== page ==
[Interview] Ching-Mei Chen, Cofounder of PicCollage.com

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2013/11/23 by lingdecklee

 [The following is an interview done on Ching-Mei Chen, cofounder of PicCollage.com, with authorization for publishing on the personal blog of Start Jeffrey Up and the FB pages of Entrepreneurs Society of Taiwan (EST) and Plus8.]
About PicCollage:
PicCollage Logo
  1. When was your startup established? Incorporated in December 2009.
  2. How many people on the team right now? 14 full-time.
  3. What is your business model? Still experimenting with different ideas (will elaborate if you come to the talk).
  4. Who are your main target audience? Young women 13~25 years old; United States, Japan and Europe are our largest markets and user-base.
  5. What value does your startup bring or what problem does your startup solve? The easiest and most free-form way to be creative with multiple images, cutouts, text, and share with others. It is moving a lot of traditional behavior (e.g. magazine cutouts, posters, presentations, meme creators) from physical and web (e.g. paper collages, scrapbooks, Powerpoint, Picasa) to mobile.
About Ching-Mei:
Ching Mei Chen
  1. Why do your decide to do your own startup? Technically, I joined the original founders, John Fan and Jaime Cham, a year after they set up an LLC together in 2007. I met John when we both moved to Taipei in 2008, and started working with them in 2009. Before PicCollage, we were mostly developing apps on the Facebook platform in the early days when it first became an open platform for developers. In 2011, we went to Silicon Valley and joined the second batch of 500 Startups and launched PicCollage.
  2. Who inspires you the most on your startup journey? Why? My cofounder/CEO, John. Prior to meeting him and joining him on our startup journey, I didn’t know much about the startup world. We went through so many ideas and experimentation, and failed A LOT. We argue about product details often. However, on a high level, we care about the same things and have the same core values: building a meaningful product, nurturing a good company culture, giving back to the community, and helping others. John is thoughtful, persistent, good-hearted, dependable, ambitious, hard-working – all the qualities needed to build a startup. He provides the team with a sense of security and trust in an otherwise very risky venture.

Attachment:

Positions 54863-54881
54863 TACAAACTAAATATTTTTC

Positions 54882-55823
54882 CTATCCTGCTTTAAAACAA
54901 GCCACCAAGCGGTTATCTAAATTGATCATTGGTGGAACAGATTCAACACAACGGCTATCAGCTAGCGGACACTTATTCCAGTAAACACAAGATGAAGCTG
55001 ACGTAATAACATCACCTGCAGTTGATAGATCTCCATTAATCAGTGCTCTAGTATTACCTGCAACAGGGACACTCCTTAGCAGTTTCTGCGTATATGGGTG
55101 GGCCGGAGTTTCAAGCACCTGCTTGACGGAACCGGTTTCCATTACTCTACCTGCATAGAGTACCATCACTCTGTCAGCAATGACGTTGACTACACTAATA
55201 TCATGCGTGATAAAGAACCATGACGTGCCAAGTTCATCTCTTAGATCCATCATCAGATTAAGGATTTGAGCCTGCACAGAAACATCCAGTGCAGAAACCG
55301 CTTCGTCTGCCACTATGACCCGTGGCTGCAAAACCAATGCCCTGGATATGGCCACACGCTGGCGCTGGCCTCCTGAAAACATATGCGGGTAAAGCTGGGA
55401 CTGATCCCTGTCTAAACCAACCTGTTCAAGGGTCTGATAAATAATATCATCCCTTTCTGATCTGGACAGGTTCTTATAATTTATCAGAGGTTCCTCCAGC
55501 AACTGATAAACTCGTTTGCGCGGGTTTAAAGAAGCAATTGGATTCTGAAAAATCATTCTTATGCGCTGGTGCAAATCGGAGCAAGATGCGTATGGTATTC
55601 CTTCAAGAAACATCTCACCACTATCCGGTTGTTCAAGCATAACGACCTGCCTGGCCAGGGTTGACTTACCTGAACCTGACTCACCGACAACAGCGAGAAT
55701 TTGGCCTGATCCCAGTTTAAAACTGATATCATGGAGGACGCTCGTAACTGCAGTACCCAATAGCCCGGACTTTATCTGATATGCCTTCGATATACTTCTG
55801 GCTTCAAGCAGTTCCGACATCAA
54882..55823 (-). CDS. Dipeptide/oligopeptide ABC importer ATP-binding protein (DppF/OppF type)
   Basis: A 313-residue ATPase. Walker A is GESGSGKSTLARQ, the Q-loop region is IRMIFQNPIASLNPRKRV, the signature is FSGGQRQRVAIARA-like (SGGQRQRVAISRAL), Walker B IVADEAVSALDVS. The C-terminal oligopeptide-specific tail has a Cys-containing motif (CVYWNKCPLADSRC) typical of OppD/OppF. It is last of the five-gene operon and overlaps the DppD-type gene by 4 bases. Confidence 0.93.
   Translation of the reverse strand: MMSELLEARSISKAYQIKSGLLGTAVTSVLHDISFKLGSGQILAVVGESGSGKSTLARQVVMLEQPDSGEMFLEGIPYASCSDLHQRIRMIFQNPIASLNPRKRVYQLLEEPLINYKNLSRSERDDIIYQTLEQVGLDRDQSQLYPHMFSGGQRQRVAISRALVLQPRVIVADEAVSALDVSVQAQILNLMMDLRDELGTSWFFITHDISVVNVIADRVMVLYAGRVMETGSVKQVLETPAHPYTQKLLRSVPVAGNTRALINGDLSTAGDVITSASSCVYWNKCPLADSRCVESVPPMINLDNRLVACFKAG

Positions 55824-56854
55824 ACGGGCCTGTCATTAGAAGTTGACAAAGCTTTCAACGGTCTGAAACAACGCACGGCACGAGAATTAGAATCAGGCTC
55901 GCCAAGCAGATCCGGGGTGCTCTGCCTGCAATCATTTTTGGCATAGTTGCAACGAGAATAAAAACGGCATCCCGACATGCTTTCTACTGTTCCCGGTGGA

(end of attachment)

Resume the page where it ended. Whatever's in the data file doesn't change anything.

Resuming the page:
3. What is the most enjoyable part of your startup journey so far? Why? Our team. We work together on a daily basis, so hiring good people is key. Because it takes a long time to find a good fit, we push back on the urgency of the matter until/unless we are 200% enthusiastic about our decision.
  4. What is the most challenging part of your startup journey so far? Why? Dealing with people. I don’t mean this in a negative sense. Other issues (e.g., technical, financial challenges) can always be solved, but people issues are much tougher and more complex. It’s definitely more rewarding and fun, though, if you manage to get it right.
  5. What are some of the advice that you, as a woman entrepreneur, would like to give to women that would like to start their own business? Never make it “a thing”. Never categorize yourself as “a woman”, because it shouldn’t matter. There are enough challenges to face in building a startup, why give yourself an extra one? I would give the same advice as I would give to men. Don’t limit yourselves based on gender, race, age, language. Go out and take coding lessons, launch globally, travel if you can. I would also encourage looking for people (your cofounders) who can complement you, to balance you out. It is important to have different personalities who bring different perspectives to the table, even if it means more debate and conflict.
[Ching-Mei will be one of the three female speakers at the upcoming EST event: EST Speaker Night: Woman Entrepreneurs. Join us and listen to her startup stories!]

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